I was adding a photo of three people, two of whom are living (myself and my brother), the other is our maternal grandmother. When I went to tag the two living people from the photo I had to choose from a list of names. This is all fine and dandy if there are not two people with the same name. I have come across the same problem trying to attach a record to someone when there is a Sr. and a Jr. by the same name with no birth years. Do you know how many "Living's" are in my tree?!?!

But, alas, it occurred to me! How about filling in the first name field with the RIN# or record number for the individual from Legacy's database? At least that way I will know one "living" from another. For example, I am RIN #1 and that makes me "1 Living" in my Ancestry tree. My cute big brother is RIN# 1477, and here he is as "1477 Living". So, for the sake of adding information for me to analyze data and make comparisons, this works for me!

Wednesday, January 13, 2010

My Genealogical Superpower

Inspired by a post with the same title as mine by Stephen Danko at Steve's Genealogy Blog, I decided to create my Superhero avatar (at The Hero Factory) and find out what title I was to be given. Looks like I am "The Impossible Soaring Angel"!!! [Cue the music and give me a sidekick!] Although, some people would call me "The Impossible... No, that's it. Nothing more, just "The Impossible". [My husband comes to mind here.] Here is what my avatar looks like:
I like my stick! It is symbolic of the connection I feel to all things, especially Earth. Weapons are not required to be a true superhero. You can help people with kind words and deeds, and knowing what to say at the right time. That's what I like to think my genealogical superpower is. Helping others. I started my video tutorial site, RelativelySpeaking.TV, with the idea that I could help others with the technology/computer skills part of genealogy that they fear as a way of giving back to them because they helped me to begin to learn how to get started doing my research. I also took 2 whole days in another state's archives to help a friend with his research. He has difficulty reading and with my help he was able to make a lot of progress.
The Pink and the Skirt represent the feminine. All things giving and nurturing. Also relating to Mother Earth because everything we need to live flows from her. I use my feminine intuition A LOT to guide me in my research.
I don't see the angel wing's as mine, but symbolic of our connection to the Divine. Without which I don't think a lot of the synchronicities in my life and research would have occured. And to remind me to be thankful for each and every day of my life and my loved ones and ancestors who came before me.
I hope that explains my Genealogical Superpower. I think others might say that am good with technology too. Maybe this post will inspire another reader/writer to write about their Genealogical Superpower too!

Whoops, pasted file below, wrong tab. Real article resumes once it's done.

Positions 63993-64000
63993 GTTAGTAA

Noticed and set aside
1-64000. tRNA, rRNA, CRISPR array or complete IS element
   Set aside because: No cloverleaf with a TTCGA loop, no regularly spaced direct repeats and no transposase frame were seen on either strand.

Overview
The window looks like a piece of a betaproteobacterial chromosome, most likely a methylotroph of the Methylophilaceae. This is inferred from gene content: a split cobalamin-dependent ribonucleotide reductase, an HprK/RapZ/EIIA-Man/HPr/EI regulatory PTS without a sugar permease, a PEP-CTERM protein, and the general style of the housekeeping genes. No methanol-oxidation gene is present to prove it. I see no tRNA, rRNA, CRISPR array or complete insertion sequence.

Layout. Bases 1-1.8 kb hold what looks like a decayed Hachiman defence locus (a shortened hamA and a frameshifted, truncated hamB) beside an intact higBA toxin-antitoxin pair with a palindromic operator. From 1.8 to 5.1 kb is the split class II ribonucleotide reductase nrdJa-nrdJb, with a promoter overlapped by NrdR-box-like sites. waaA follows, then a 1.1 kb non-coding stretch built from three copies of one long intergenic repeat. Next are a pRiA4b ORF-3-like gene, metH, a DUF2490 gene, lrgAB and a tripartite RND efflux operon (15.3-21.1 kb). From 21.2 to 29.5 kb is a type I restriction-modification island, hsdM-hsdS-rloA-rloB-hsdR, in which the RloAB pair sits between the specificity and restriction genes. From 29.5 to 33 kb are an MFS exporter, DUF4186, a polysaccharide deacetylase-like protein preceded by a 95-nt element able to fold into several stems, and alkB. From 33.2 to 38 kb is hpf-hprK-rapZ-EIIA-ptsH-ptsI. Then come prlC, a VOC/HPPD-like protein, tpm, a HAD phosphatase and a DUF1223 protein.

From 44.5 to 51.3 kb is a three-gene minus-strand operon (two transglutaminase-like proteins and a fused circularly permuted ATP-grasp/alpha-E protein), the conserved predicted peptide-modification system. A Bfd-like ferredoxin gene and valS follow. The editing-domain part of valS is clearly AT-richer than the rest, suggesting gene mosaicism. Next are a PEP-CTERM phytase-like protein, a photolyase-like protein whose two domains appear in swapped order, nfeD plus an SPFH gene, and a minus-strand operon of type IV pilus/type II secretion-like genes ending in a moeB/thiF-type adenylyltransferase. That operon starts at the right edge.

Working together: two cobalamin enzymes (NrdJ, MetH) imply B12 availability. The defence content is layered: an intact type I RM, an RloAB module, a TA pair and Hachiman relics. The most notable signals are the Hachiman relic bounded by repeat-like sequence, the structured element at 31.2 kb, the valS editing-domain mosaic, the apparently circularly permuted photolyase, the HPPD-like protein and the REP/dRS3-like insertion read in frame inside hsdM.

Thursday, January 7, 2010

2010 Has Arrived!

Vintage New Years Postcard
Originally uploaded by riptheskull

I have the flu... since December 27th to be exact and this down time has allowed me to reflect about the past and how I want 2010 to change for me. Genealogically speaking, 2008 was a year of organizing my files, entering more accumulated data into my database and filing it all and bringing things up to date - like correspondence. I felt organized! Everything was "getting done" and my to-enter-and-file pile was next to nil.

2009, on the other hand, proved to be a disaster! Things fell apart. Literally. I had my desktop computer die during the first quarter and spent a long time during its slow demise having files back up again (because the duration of how long it would run before shutting itself down was so unpredictable). Then, I was able to have a new one built by summer, and needed time to restore my data and install software to get things up to speed.

In the meantime, I continued to do research, travel to repositories and take hundreds of photos - all to be entered. So, there was definitely an imbalance of what I gathered and what was entered and filed away. Come December, my laptop died. Oh, bother! For 2010, I'm planning to get all of this accumulated data entered and filed - a monumental task considering all the papers, correspondence, photos, & books I'll need to sort through.

I also plan to write more - in my blog as well as starting a diary. I love to write with a fountain pen and inkwell, so this requires a little more planning than just carrying a book and pen. I believe I'll have to set up an area where I can address this task daily and when I travel, I'll just use my favorite fountain pen with the ink inside. Even if I only enter a few lines...I feel compelled.

 I also have a huge laundry list of things I want to do around the house, from hanging more art, to repairs and sewing more for the home. It's time to tackle those ugly tasks once and for all. Then there are those ugly unfinished projects that loom around in the back of my mind and haunt me. Won't tolerate that anymore - they will get finished. I plan to write them down and address them one at a time.

For example, unable to get around much while sick, I pulled out a cross-stitch which is so tedious I had put it away for over a year. Every stitch is another color! I changed my mind about it by thinking in terms of each square-inch being an accomplishment, working about an inch at a time, and found I can do this while watching TV and get a sense of satisfaction when I finish a whole inch. Much better than thinking in terms of the entire canvas - "I'll never finish this" idea.

I also have to keep up with my duties as VP of the genealogy society and continue to come up with content and produce videos for my other site. That is on top of the household chores and regular tasks needing to be done. Just the act of writing this post has helped. I feel better having focused my attention on goals I wish to accomplish, writing them down and challenging myself to "change my mind" about them, or how I can change my thoughts to inspire achievement as opposed to feeling overwhelmed and frustrated.

Wish me luck and I encourage everyone to do the same. Write down your goals and ask yourself what you wish to achieve and what keeps you from doing it? What needs to change in your thoughts about those goals to get you motivated? Maybe just breaking down a monumental tasks into small pieces will do the trick.

Happy 2010 ya'll!